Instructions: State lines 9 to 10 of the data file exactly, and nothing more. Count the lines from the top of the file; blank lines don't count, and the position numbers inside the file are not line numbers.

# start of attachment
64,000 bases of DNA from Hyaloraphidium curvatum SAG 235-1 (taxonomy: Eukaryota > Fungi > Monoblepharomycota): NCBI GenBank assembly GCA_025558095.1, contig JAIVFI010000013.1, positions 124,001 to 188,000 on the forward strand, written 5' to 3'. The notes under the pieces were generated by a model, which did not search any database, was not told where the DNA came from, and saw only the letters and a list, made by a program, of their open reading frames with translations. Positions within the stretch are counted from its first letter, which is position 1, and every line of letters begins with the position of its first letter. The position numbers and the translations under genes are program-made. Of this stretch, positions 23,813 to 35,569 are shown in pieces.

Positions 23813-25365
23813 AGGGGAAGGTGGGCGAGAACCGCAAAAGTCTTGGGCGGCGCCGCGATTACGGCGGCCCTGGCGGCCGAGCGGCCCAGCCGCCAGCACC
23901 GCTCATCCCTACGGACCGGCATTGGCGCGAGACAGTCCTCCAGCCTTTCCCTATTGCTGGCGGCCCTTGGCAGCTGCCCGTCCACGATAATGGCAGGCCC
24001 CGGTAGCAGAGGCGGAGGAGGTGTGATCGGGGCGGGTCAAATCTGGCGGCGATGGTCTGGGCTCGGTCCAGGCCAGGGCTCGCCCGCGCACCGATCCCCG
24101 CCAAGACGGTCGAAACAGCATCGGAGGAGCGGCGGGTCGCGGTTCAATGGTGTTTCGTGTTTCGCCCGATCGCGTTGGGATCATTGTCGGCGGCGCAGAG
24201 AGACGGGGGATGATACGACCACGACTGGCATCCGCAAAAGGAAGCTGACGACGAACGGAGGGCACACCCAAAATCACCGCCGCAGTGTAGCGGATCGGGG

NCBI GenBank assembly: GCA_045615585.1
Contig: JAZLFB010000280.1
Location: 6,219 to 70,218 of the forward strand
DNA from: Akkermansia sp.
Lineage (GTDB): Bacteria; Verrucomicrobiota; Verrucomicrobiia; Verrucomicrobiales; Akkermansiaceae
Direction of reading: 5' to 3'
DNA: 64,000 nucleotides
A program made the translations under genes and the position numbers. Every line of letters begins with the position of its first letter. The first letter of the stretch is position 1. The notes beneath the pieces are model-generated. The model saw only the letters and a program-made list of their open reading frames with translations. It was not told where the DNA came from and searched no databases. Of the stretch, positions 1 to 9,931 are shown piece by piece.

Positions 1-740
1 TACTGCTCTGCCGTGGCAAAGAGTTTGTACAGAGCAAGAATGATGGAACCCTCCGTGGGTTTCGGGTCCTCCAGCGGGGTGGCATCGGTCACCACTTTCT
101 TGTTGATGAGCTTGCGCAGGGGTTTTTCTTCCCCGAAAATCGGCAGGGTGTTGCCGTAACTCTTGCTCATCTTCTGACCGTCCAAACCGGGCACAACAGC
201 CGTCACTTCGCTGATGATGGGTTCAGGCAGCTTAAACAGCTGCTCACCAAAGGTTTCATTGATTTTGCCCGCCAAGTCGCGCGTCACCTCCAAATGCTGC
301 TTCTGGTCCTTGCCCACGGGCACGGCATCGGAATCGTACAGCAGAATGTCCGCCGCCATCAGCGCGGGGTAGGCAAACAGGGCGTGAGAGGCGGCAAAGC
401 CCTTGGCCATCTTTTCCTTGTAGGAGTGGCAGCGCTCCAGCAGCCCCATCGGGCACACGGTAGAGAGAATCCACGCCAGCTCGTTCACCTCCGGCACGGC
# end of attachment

Contig: JAZLFB010000280.1
Location: 6,219 to 70,218 of the forward strand